When she sees the narrator sat outside the sister’s room, she does not call the dogs away but meets her with a smile, which confuses the narrator: ‘She scared me – I couldn’t understand how she could smile like that but not want me to stay in her house. ‘ She is friendly, but within the limits of an Apartheid society. This is reinforced by the presence of the dogs; Madam explains that the dogs will not bite – hey are a power that is actually harmless, a representation of Apartheid South Africa. The Toilet: Even though the toilet is an inanimate object, it has its own character and being.
She describes the toilet as ‘For some reason it was never locked… ‘. The narrator feels this is a place she can belong without hiding and a place that is always open to her. She explains it was ‘quite clean compared too many ‘Non- European’ toilets… The floor was painted red and the walls were cream-white. ‘ Even the toilet has an identity that compares with the Apartheid society in which they live. The colors are also important because they contrast vividly to the reader; red and white – red symbolizing anger and white symbolizing purity and innocence; a metaphor for the narrator’s conflict and state of mind.
Even as the narrator develops her own identity, the toilet had been renovated with a new door and window, an inclination that our narrator is becoming a fuller character. Acing Moloch: The author to our short story was born in Hammerheads, Aka-Zulu Natal and is now living in Johannesburg. She is a writer of various titles and genres, including children’s fiction. In 2001, she developed a CD and book entitled ‘Nonacid Mother of Books’ which became an initiative to develop reading in rural South African schools.
She has contributed to preserving ten SKI AT story telling Ana Delves It Is an Important Tort to keeping history alive. Themes Belonging – Belonging is a key theme to Employee’s short story ‘The Toilet’. From the beginning, the narrator feels isolated from society in which she is living. She is living in her sister’s home as a hideaway: she resides with her sister in the house cleaner’s quarters without the permission of the employers. She has no place to call her own, and as such, she feels disembodied from the society she lives in.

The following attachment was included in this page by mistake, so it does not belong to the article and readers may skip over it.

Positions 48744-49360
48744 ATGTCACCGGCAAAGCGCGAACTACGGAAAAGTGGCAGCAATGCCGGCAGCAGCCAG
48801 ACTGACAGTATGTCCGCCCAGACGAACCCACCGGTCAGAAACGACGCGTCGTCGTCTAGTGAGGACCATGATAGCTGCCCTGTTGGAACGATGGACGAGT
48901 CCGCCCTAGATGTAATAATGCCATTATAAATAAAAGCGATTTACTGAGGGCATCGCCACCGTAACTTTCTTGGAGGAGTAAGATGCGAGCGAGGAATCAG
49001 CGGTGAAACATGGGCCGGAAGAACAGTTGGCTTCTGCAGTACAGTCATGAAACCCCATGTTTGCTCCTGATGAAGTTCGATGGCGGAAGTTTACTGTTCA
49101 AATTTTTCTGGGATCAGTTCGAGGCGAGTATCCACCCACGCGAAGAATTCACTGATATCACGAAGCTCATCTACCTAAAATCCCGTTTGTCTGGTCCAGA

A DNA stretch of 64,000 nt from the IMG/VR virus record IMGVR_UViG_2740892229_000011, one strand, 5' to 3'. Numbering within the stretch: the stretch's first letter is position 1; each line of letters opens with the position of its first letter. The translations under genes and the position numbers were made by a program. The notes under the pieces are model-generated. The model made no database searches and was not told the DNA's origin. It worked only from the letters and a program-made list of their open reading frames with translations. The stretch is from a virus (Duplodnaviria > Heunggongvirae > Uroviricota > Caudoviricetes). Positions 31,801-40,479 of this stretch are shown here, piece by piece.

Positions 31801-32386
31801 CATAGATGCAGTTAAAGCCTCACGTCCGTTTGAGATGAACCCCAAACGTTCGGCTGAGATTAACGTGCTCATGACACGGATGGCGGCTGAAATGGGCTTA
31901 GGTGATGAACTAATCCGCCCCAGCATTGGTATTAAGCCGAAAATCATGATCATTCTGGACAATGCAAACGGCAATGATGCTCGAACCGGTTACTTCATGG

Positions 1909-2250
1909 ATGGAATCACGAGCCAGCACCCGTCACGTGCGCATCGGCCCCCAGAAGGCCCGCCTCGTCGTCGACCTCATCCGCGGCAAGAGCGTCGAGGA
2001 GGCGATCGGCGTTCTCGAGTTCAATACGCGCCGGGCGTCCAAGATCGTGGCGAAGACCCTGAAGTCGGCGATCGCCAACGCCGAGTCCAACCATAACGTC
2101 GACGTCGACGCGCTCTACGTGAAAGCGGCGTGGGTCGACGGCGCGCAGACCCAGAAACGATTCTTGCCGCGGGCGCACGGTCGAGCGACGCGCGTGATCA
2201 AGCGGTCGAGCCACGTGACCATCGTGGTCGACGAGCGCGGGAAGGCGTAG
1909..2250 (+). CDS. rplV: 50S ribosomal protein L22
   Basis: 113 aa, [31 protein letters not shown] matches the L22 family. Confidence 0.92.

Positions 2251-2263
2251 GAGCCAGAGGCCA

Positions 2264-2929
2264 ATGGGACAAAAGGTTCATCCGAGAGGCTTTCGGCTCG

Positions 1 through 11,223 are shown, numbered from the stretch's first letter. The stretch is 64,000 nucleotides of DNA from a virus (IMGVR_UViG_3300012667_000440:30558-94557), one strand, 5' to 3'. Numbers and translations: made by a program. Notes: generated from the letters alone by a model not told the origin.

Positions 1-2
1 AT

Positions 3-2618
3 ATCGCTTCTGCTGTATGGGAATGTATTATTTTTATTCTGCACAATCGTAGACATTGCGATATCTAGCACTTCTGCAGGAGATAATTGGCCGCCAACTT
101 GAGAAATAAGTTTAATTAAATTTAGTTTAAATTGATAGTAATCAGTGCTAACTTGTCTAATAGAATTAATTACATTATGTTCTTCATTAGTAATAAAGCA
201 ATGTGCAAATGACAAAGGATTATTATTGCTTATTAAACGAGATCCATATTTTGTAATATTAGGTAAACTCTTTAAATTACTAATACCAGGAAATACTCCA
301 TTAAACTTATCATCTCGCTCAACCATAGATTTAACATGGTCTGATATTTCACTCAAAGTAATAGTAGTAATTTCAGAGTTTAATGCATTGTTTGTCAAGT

At home she is unwelcome by the sister’s employers, her sister also gets annoyed with the narrator’s presence and at work she is called a ‘barb’ for her unusual way of life (she likes reading) and disregards the traditional ways of life. She does not want to follow the elder’s way of life and become a good mother and wife, but instead dreams of being an actress. The only time the narrator feels like she belongs is when she is isolated away from the outside world, in the toilet. It is only with her books and with her own writings that she feels identity to another world.
Loneliness: The theme of loneliness is strongly linked to the theme of belonging. The narrator immediately sets the theme of loneliness by commenting that ‘Sometimes I wanted to give up… ‘; the narrator feels despair and comments that ‘I was bored and lonely. ‘ In the factory where she words, she is further alienated because she does not speak Sotto and is again isolated from her peers. However, the novels and stories she reads, ending with her confidence in being an individual, soothe her loneliness ND sitting on her own in the park to write her stories when she discovers the toilet is locked.
Her loneliness is cured by literature and reading. Conflicts Within the narrator’s self – The narrator experiences a lot of conflict within the story, mostly within herself. She starts with feeling lonely and wanting to socialism but having found peers to converse with at a local factory where she is working, she feels even further isolated because she does not speak Sotto. She has mixed feelings between wanting to fit into a society and wanting to find her own individual voice; a choice that she develops in her writing.